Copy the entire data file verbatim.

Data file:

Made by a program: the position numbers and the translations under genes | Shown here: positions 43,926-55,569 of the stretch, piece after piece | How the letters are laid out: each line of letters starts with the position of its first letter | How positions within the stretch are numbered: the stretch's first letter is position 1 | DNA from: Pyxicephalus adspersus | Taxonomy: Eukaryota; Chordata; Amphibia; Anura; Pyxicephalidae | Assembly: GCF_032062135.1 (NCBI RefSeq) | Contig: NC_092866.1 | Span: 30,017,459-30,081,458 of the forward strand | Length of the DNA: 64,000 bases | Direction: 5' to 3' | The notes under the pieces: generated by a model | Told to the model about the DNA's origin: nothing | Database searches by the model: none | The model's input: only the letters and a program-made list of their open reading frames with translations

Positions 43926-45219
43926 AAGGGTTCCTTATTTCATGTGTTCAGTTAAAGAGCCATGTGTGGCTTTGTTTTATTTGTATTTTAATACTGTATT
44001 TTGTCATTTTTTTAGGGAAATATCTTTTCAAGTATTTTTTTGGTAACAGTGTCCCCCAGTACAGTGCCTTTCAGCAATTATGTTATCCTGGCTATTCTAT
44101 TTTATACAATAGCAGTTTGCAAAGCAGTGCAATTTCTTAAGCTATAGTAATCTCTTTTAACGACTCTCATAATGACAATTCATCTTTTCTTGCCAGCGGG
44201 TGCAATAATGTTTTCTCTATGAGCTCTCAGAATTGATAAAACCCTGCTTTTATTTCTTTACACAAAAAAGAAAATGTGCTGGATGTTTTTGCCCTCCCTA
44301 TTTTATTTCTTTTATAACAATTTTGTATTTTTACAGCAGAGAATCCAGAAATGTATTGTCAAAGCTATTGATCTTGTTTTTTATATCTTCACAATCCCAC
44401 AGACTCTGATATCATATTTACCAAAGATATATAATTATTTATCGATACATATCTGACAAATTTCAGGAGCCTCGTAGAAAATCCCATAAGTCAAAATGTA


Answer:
Made by a program: the position numbers and the translations under genes | Shown here: positions 43,926-55,569 of the stretch, piece after piece | How the letters are laid out: each line of letters starts with the position of its first letter | How positions within the stretch are numbered: the stretch's first letter is position 1 | DNA from: Pyxicephalus adspersus | Taxonomy: Eukaryota; Chordata; Amphibia; Anura; Pyxicephalidae | Assembly: GCF_032062135.1 (NCBI RefSeq) | Contig: NC_092866.1 | Span: 30,017,459-30,081,458 of the forward strand | Length of the DNA: 64,000 bases | Direction: 5' to 3' | The notes under the pieces: generated by a model | Told to the model about the DNA's origin: nothing | Database searches by the model: none | The model's input: only the letters and a program-made list of their open reading frames with translations

Positions 43926-45219
43926 AAGGGTTCCTTATTTCATGTGTTCAGTTAAAGAGCCATGTGTGGCTTTGTTTTATTTGTATTTTAATACTGTATT
44001 TTGTCATTTTTTTAGGGAAATATCTTTTCAAGTATTTTTTTGGTAACAGTGTCCCCCAGTACAGTGCCTTTCAGCAATTATGTTATCCTGGCTATTCTAT
44101 TTTATACAATAGCAGTTTGCAAAGCAGTGCAATTTCTTAAGCTATAGTAATCTCTTTTAACGACTCTCATAATGACAATTCATCTTTTCTTGCCAGCGGG
44201 TGCAATAATGTTTTCTCTATGAGCTCTCAGAATTGATAAAACCCTGCTTTTATTTCTTTACACAAAAAAGAAAATGTGCTGGATGTTTTTGCCCTCCCTA
44301 TTTTATTTCTTTTATAACAATTTTGTATTTTTACAGCAGAGAATCCAGAAATGTATTGTCAAAGCTATTGATCTTGTTTTTTATATCTTCACAATCCCAC
44401 AGACTCTGATATCATATTTACCAAAGATATATAATTATTTATCGATACATATCTGACAAATTTCAGGAGCCTCGTAGAAAATCCCATAAGTCAAAATGTA